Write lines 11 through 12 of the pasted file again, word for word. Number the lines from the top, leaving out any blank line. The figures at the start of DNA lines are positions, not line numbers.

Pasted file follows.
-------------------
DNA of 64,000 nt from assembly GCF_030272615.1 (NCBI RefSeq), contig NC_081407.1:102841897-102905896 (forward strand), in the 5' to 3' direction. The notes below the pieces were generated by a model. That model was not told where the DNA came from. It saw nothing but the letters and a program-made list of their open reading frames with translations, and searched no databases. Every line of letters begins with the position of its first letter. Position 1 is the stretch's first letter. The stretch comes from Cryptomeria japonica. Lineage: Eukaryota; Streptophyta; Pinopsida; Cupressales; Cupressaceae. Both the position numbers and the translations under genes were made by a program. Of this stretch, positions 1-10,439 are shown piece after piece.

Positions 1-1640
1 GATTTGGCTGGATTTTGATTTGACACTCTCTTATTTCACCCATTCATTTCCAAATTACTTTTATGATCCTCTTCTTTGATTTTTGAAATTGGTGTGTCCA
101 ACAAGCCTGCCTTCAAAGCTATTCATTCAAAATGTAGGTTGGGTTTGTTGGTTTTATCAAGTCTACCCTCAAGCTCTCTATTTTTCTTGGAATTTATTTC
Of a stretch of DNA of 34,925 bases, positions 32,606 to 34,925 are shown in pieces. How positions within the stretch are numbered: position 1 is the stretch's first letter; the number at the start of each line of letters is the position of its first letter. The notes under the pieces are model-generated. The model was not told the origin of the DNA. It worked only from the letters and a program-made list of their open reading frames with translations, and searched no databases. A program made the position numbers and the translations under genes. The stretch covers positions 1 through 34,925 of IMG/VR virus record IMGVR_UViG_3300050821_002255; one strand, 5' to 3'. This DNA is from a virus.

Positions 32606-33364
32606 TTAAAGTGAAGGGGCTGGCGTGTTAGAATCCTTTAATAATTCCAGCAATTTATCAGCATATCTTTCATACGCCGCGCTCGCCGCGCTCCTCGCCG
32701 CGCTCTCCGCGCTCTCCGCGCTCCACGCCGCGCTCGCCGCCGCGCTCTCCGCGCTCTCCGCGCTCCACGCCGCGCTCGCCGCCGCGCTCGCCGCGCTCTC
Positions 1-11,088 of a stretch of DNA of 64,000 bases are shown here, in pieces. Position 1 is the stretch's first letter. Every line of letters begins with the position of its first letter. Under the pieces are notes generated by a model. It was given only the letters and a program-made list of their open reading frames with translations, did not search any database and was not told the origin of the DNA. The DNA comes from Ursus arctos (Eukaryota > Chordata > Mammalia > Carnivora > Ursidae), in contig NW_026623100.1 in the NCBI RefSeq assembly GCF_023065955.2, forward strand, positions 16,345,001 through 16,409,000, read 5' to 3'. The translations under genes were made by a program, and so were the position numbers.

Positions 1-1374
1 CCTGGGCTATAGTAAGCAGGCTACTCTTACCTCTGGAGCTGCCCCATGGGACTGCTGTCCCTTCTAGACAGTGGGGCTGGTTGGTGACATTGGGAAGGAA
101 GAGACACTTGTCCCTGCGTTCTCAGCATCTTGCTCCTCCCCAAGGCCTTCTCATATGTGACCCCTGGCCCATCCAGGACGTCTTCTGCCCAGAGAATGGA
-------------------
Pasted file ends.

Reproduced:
1 CCTGGGCTATAGTAAGCAGGCTACTCTTACCTCTGGAGCTGCCCCATGGGACTGCTGTCCCTTCTAGACAGTGGGGCTGGTTGGTGACATTGGGAAGGAA
101 GAGACACTTGTCCCTGCGTTCTCAGCATCTTGCTCCTCCCCAAGGCCTTCTCATATGTGACCCCTGGCCCATCCAGGACGTCTTCTGCCCAGAGAATGGA